This past Monday, Venezuelan President Hugo Chávez ordered the country’s last privately held oil fields in the Orinoco River region nationalized. Compensation for the government’s increased stake in the region’s projects is estimated to cost $17 billion.
According to the Associated Press, this is the largest amount the Venezuelan government will have had to pay out for the takeover of an industry.
Far from surprising, this latest move represents Venezuela’s rather predictable progression toward despotism – the Venezuelan congress granted Chávez the power to rule by decree for the next 18 months, and he hasn’t hesitated to wield his power. He’s already planned to nationalize the country’s telecommunications and electric industries, as well.
Though Chávez may think he can bring “death to the empire,” – a.k.a. America – by flirting with Fidel Castro and flexing the muscle of his oil reserves, he poses little strategic danger to the United States. The crude facts of his country’s oil-based finances – if you’ll excuse the pun – suggest Venezuela to be rather weak.
As discussed in The Economist, the fact that nearly half of the Venezuelan government’s revenue is dependent upon the production of oil renders the country quite vulnerable.
Although conventional wisdom may quickly associate possession of a pricey commodity with prosperity, deeper analysis reveals that dependency upon natural resources puts the dependent in a prickly position.
This is because oil, like other commodities, is traded on markets. If the price of oil spirals downward – as has been the trend these days – profit goes down.
Such is the case with Venezuela. Although Chávez enjoyed the benefits of skyrocketing prices since he took office in 1999, oil prices leveled out last year.
This is particularly bad news for Venezuela’s spendthrift government. Without sustained increases in profit from oil refining and without foreign investment – socialists can be a bit of a bugaboo for profit-minded businessmen – GDP growth is likely to remain stagnant, if not decrease.
And, as the fatal mix of falling oil prices and increased spending show, the proverbial money doled out by Chávez certainly doesn’t grow on trees; the deficit is expected to hit 3 percent this year.
Adding insult to injury, Chávez’s drive to perpetuate Bolivarian revolution in Latin America is arguably carried out at his own countrymen’s expense. Venezuelan oil is sold cheaply or donated in order to curry favor with its neighbors. Chávez, in fact, pledged $1 billion to Ecuador and promised to construct 200,000 houses in Nicaragua. With the coffers that fueled Venezuela’s growth already being consumed, such “philanthropy” is being carried out with particularly bad timing.
Of course, Chávez has been doing his best not to let the opposition rain on his parade. The government has failed to renew the licenses of several private broadcasters, specifically those critical of the Chávez regime. Just last week, a newspaper was fined heavily for accusations of “insulting the honor” of Chávez’s daughter – in fact, a satirist wrote an editorial to her, which requested she ask her father not to treat dissenters so severely.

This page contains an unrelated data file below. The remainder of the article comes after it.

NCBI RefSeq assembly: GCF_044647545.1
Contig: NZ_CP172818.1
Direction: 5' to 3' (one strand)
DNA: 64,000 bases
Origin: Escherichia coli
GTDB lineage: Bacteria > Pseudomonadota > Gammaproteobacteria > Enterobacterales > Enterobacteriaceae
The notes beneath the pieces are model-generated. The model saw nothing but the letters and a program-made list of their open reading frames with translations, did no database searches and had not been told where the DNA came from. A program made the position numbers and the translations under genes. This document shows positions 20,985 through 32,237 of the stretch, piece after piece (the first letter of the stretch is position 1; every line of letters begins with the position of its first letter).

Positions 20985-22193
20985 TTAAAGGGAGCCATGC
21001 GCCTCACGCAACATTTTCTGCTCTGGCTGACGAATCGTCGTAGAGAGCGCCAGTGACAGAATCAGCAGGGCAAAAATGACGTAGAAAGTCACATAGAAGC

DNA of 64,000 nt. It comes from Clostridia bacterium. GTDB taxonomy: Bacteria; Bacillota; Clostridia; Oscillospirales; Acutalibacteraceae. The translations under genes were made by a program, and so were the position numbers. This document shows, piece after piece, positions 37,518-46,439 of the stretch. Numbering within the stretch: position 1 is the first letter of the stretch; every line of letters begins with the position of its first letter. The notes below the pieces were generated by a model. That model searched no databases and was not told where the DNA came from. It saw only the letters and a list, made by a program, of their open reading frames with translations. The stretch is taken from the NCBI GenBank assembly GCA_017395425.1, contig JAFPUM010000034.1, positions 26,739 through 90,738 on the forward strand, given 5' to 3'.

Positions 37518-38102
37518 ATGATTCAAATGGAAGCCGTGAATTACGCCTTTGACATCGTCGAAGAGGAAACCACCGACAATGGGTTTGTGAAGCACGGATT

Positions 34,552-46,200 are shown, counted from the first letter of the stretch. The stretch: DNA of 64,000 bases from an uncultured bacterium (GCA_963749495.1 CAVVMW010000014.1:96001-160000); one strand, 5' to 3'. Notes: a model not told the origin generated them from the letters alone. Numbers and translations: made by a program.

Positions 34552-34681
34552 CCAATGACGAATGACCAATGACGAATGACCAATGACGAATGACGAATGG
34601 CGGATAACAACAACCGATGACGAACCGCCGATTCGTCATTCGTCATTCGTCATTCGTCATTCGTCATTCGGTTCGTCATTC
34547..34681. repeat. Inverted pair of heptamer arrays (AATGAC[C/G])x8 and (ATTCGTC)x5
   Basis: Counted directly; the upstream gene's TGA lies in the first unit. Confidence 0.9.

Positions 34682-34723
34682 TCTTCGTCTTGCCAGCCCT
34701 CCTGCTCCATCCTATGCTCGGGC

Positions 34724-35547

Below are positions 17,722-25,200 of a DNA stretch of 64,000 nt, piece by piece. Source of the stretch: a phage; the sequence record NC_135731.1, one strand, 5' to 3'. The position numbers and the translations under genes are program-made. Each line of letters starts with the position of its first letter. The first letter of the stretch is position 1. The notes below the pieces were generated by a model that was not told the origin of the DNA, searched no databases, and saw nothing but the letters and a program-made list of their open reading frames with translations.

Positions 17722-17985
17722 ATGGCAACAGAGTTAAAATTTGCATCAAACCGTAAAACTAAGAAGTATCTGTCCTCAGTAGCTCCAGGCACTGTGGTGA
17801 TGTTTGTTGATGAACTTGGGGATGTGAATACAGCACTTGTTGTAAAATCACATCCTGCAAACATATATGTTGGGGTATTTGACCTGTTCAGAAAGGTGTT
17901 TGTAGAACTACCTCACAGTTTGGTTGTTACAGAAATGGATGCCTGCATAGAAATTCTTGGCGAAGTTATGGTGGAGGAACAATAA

Meanwhile, the government has been gobbling up airwaves by setting up its own media outlets to broadcast tripe in its favor.
Of course, apologists for Chávez, or at least those looking to turn the other cheek in return for cheap petrol, exist in wealthy Western circles that fully enjoy the basic rights now being denied to Venezuelans.
As reported by the International Herald Tribune, the socialist mayor of London, Ken Livingstone, agreed to accept Venezuelan oil in return for giving Chávez technical instruction for the construction of mass transport so Livingstone could halve subway costs for welfare recipients.
Such shadiness is hardly surprising coming from the likes of the socialist camp – in order to uphold their all-pervading ethic to help the poor, Livingstone’s followers show very little humanitarianism when it comes to abetting the worsening fate of Venezuela’s opposition.
Then there’s Cindy Sheehan. How posing for a photo-op with Chávez will bring back the son she lost in Iraq still escapes me.
Although Chávez makes a lot of noise, his penchant for U.S. politics reveals him to have few answers for the problems facing his own nation.
In February, for example, Chávez was quoted as saying he missed Secretary of State Condoleezza Rice’s castigation.
“It had been days since she had given me any attention,” he told a group of retirees.
This half-joke on Chávez’s end revealed the grim reality behind his firebrand veneer: Without the Machiavellian cover of an enemy, Venezuelans will look inward and wonder why price controls caused shortages in things such as meat and sugar at supermarkets.
A real bummer for a quack-politician, indeed.
Victoria Bekiempis is a sophomore majoring in history and French.